So you made it through the bankruptcy proceeding and it probably was not as bad as you thought it would be. The bad news is that your credit is likely at its lowest point. The good news is that you now have clean slate, a fresh start. In addition, if you are patient and smart with your finances, you can put yourself back on track to having good credit. In addition to this article, speaking to an experienced Maryland bankruptcy attorney will help raise your credit score faster than you think.
While true that a Chapter 7 bankruptcy filing will remain on your credit report for 10 years, it is not the end of the world. By following some simple steps, you can rebuild your credit score in a relatively short amount of time.
How to Re-Build Your Credit after Bankruptcy
You will likely begin receiving credit offers not long after your bankruptcy. Accept these offers, but use the credit wisely. The credit limits will be low, often below $1000, and the interest rates will be on the higher end of the spectrum. Make small purchases each month, but do not go over-board. Most importantly, pay the monthly bill on time.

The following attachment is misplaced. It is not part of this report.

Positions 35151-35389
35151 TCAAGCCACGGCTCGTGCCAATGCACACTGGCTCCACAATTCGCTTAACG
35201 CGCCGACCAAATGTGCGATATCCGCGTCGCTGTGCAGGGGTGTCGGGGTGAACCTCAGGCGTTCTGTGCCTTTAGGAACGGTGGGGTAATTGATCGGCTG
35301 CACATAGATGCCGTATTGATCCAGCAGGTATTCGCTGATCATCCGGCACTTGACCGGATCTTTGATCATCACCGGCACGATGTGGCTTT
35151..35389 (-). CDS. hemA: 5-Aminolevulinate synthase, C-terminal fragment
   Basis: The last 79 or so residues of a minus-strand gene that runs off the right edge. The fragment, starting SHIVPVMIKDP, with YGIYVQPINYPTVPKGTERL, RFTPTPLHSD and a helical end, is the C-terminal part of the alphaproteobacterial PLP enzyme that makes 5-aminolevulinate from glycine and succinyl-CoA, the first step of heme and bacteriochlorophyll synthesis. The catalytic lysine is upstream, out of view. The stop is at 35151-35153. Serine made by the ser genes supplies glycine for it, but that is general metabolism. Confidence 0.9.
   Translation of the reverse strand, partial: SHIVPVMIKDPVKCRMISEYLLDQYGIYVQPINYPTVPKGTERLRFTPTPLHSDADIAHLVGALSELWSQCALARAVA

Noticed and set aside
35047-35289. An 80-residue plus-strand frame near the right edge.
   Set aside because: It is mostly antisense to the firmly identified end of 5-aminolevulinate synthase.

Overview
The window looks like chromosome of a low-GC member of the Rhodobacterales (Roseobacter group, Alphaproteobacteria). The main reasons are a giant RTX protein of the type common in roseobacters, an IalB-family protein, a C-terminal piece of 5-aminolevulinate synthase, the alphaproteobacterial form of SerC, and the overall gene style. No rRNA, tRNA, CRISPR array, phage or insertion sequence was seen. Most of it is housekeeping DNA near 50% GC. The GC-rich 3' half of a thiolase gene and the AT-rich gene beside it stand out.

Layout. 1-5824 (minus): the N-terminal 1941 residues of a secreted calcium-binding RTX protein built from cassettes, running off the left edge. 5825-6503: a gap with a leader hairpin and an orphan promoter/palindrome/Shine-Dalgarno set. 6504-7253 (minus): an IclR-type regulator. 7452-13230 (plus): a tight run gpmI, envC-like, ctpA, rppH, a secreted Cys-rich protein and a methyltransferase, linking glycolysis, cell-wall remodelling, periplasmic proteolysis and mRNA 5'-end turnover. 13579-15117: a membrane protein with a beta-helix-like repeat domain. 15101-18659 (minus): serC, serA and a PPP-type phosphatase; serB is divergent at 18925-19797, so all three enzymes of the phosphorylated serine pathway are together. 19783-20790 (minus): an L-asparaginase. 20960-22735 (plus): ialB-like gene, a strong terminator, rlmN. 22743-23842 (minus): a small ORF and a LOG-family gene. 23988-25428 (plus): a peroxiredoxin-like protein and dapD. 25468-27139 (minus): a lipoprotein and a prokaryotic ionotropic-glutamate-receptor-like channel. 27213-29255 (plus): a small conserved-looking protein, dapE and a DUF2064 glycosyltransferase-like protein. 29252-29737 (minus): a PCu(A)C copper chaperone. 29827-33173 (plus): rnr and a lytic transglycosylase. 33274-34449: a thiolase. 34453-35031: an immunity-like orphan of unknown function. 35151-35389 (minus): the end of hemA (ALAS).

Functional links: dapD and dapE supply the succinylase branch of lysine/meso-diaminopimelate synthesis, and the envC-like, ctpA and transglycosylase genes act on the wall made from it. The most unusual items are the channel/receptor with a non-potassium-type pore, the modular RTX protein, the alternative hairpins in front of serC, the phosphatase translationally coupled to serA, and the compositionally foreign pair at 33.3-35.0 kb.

Along the same lines, pay all your bills on time after bankruptcy. Your unsecured debt is gone, but you are still responsible for secured debt. That means car loans, student loans and mortgages still have to be paid. Re-establish yourself as a responsible credit consumer by paying bills on time.
Next, order copies of your credit reports and take the time to examine them closely. It is not uncommon for credit reports to contain errors, and those errors will likely work against you. All three major credit bureaus, Trans Union, Experian and Equifax, should reflect your bankruptcy discharge. However, all your old delinquent accounts will remain for seven years from the date of delinquency.
Offers for secured credit cards will usually begin arriving in your mailbox after bankruptcy. Approach these with caution. These accounts require you to deposit a few hundred dollars in an account as security against your purchases. These come with high annual fees, high interest rates and a fee just to set-up the account. If you go this route, ask the card issuer if the card can be converted to unsecured after a period of on-time payments
Bankruptcy is not the end to your credit life, despite what you may have heard. Discuss your options with a Washington DC bankruptcy lawyer for more information on whether bankruptcy is the right option for you.